The science surrounding mens hair loss is something we have only – kind of – been able to figure out in the past century. Unfortunately it’s far too complex to be 100% predicted or understood, but there has been extensive research into what causes hair loss.
Anatomist James B. Hamilton was the first to link androgenetic alopecia (or male pattern baldness) to three main factors in 1949.
Those three factors can then be broken down even more to understand what exactly causes hair loss in men and women.
Warning: technical science jargon trying to be explained in laymans terms ahead.
The genes you inherit from either your maternal or paternal side of the family is the single biggest influence on your ability to go bald or not. In fact, it’s said that genetics are responsible for up to 80% of MPB. Unfortunately, the exact genetic make up that causes baldness isn’t known, but there is believed to be up to 63 genes that may play a role.
Did my mum or dad pass on the hair loss gene?
There’s long been a rumour that MPB comes from your maternal grandfather, due to the AR gene found on the X chromosome (which you can only inherit from your mother). This gene makes men more than twice as likely to experience hair loss so is strongly associated with MPB but isn’t responsible for every case. In the study mentioned above, only 6 of 63 genes were found on the X chromosome (coming from your mothers side).
Other research discovered that 80% of balding men, have bald fathers.
So in short, no one is really sure which side of your family is responsible for hair loss, but it’s probably a concoction of both.
Genetics are definitely the most important factor when looking at what causes hair loss though and even when discussing other contributing factors below, each will still depend on your genetic make up.
Androgens are male hormones that regulate the development and maintenance of male characteristics. These include body hair, deeper voices and larger muscle mass.
Hair loss is mostly caused by your hair follicles reaction to the hormone DHT. DHT is a more potent androgen produced when an enzyme in the hair follicle mixes with testosterone. It causes hair follicles to thin and then either disappear or be too weak to hold hair. These processes still rely heavily on genetics.
So what needs to be inherited for hair loss to occur is both:
- the ability to make DHT.
- sensitivity to DHT (where the hair follicles become smaller when exposed).
How does Testosterone affect balding?
Testosterone is a key player in hair loss due to their close association with DHT. It also explains why more men suffer than women.
Whilst women can also have testosterone, men have much higher levels of it. Womens testosterone will peak in their 20s and 30s at around a level 3 or 4 before experiencing a significant drop for the rest of their lives. Men will see a sharp rise to a level 8-9 in their early teens and hold levels up to 10 until their 60s.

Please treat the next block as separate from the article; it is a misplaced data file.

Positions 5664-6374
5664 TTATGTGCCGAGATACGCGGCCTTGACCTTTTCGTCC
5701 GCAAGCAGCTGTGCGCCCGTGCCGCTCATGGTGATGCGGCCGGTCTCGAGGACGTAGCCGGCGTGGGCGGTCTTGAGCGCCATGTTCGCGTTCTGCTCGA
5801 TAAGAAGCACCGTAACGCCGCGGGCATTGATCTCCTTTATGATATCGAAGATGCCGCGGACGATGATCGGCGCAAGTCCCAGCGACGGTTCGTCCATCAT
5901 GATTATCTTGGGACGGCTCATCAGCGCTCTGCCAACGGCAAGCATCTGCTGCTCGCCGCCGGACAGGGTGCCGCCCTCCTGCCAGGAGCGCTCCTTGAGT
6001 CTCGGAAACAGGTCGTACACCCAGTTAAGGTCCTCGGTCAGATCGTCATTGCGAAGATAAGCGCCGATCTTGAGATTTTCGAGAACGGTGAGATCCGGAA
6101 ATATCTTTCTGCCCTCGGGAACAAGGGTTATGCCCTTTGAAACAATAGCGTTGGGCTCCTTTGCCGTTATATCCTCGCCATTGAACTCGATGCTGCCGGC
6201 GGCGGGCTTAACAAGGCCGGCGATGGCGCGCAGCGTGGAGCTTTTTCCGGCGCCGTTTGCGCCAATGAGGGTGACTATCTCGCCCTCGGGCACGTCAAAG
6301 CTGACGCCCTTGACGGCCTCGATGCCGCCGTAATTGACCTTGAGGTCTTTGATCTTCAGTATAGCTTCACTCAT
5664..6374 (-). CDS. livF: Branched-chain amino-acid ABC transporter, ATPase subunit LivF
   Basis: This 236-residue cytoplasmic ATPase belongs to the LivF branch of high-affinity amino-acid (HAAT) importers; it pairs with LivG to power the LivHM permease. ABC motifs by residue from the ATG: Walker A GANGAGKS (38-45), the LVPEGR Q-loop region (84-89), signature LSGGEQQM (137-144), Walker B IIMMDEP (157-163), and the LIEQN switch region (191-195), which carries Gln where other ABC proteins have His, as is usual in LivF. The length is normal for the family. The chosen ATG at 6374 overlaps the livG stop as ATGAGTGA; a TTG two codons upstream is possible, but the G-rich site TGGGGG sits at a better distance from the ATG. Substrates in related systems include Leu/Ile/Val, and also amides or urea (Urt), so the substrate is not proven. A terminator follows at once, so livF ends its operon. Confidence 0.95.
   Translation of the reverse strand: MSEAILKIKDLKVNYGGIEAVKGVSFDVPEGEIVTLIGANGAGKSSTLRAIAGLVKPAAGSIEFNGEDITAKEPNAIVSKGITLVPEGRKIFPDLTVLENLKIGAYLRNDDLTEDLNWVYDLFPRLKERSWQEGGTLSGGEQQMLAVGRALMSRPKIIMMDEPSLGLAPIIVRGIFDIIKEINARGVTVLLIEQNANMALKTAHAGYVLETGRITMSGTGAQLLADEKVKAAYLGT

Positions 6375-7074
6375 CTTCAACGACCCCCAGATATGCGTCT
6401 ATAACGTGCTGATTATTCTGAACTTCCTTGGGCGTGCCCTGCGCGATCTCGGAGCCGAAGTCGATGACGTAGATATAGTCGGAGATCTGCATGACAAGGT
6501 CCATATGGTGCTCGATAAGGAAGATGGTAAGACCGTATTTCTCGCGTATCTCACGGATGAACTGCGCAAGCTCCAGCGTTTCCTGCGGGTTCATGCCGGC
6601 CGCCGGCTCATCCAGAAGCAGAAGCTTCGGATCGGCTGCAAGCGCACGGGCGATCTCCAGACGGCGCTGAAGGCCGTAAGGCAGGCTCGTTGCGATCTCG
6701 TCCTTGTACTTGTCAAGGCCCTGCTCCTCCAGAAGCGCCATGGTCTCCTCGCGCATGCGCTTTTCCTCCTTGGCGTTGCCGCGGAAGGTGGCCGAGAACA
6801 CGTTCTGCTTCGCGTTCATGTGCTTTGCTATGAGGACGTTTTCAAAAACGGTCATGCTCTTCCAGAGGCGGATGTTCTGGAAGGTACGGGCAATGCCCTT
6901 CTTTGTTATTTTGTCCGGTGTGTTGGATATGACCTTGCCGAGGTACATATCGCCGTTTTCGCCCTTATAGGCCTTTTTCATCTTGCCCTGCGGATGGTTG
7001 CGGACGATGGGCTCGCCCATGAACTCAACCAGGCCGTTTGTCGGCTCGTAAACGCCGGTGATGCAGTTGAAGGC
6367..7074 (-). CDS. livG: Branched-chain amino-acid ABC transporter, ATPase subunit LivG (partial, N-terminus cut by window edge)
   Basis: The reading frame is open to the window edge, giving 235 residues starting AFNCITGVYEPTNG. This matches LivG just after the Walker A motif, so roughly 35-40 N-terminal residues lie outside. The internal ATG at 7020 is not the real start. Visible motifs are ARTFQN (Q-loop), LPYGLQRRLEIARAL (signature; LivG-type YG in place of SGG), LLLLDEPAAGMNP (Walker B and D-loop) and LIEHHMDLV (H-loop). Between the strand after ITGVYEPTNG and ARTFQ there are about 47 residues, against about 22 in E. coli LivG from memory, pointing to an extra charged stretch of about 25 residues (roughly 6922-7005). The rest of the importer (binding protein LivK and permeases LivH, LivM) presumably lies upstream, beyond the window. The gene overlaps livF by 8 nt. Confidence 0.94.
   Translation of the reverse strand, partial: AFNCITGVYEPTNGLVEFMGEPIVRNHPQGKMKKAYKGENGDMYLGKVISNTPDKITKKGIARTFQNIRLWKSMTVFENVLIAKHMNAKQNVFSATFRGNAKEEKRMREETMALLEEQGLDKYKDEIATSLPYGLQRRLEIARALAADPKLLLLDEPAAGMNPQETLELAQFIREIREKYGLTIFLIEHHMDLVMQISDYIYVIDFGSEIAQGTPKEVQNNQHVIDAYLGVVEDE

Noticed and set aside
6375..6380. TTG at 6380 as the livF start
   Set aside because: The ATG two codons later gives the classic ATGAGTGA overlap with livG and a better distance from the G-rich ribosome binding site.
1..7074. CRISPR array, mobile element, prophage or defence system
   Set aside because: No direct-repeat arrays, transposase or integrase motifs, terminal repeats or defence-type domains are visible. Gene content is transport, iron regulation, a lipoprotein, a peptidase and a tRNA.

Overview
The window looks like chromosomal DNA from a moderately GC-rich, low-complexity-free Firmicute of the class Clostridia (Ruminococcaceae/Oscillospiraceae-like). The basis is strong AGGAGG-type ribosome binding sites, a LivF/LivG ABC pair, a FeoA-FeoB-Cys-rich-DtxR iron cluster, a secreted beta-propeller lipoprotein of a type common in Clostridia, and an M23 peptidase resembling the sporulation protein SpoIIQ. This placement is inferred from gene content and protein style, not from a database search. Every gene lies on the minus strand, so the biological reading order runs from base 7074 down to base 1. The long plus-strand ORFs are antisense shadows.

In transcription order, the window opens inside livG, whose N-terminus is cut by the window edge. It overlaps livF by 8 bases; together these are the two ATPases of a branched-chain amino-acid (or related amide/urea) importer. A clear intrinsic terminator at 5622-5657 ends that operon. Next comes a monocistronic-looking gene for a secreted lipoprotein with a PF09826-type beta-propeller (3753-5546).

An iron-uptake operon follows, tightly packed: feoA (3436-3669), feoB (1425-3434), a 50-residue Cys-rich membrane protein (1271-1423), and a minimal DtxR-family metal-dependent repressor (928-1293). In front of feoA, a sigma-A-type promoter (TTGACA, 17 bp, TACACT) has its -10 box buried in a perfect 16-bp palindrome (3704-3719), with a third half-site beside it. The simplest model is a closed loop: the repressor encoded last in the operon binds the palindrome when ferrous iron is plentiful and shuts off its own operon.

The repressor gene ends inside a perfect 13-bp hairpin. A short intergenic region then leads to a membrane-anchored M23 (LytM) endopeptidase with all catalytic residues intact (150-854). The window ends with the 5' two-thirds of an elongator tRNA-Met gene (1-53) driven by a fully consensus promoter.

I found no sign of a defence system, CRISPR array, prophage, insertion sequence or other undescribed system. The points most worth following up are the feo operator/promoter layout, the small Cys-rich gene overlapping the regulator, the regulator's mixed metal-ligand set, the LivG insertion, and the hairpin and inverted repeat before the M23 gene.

These differences of testosterone levels is a factor in why men experience more significant hair loss when compared to women.
Naturally, as you grow old your hair growth cycle will slow or deteriorate which will play a significant role in your own hair loss journey. The protein in your hair strands will become weaker, pores will shrink and growth of new hairs become slower.
Some statistics suggest a similarity in decades lived to percentage of men who will be going bald. For example, 20% of men in their 20’s, 30% in their 30’s and so on. Other research shows higher numbers of up to 85% of men who will be balding by the age of 50.
To understand hair loss and its association with age, we need to understand hair growth.
The three phases of hair growth
Hair growth is split into three phases: anagen, catagen, and telogen:
Anagen is the growth phase. Hairs stay in this phase for between 2 to 7 years. The longer it stays in this phase, the longer the hair will grows. Roughly 80-85% of hairs are in this phase.
Catagen is the renewing phase and lasts only 2 weeks.
Telogen is the resting phase. The hair follicles lie dormant for 1 to 4 months. Up to 20% of hairs are in this phase.
The cycle continues in this pattern and existing hair is pushed out of the follicle by the new growth.
As we age, our follicles stay in the telogen (resting) phase for longer, they get weaker and produce thinner hair before they eventually just stop producing new hairs altogether.
Essentially, if you have family history of balding, you are male and you are ageing, it’s very likely you will experience hair loss at some stage in your life. But it’s important to remember it is more common than you think and work through those 7 stages of grief so you can overcome it and be the best bald version of yourself you can be/
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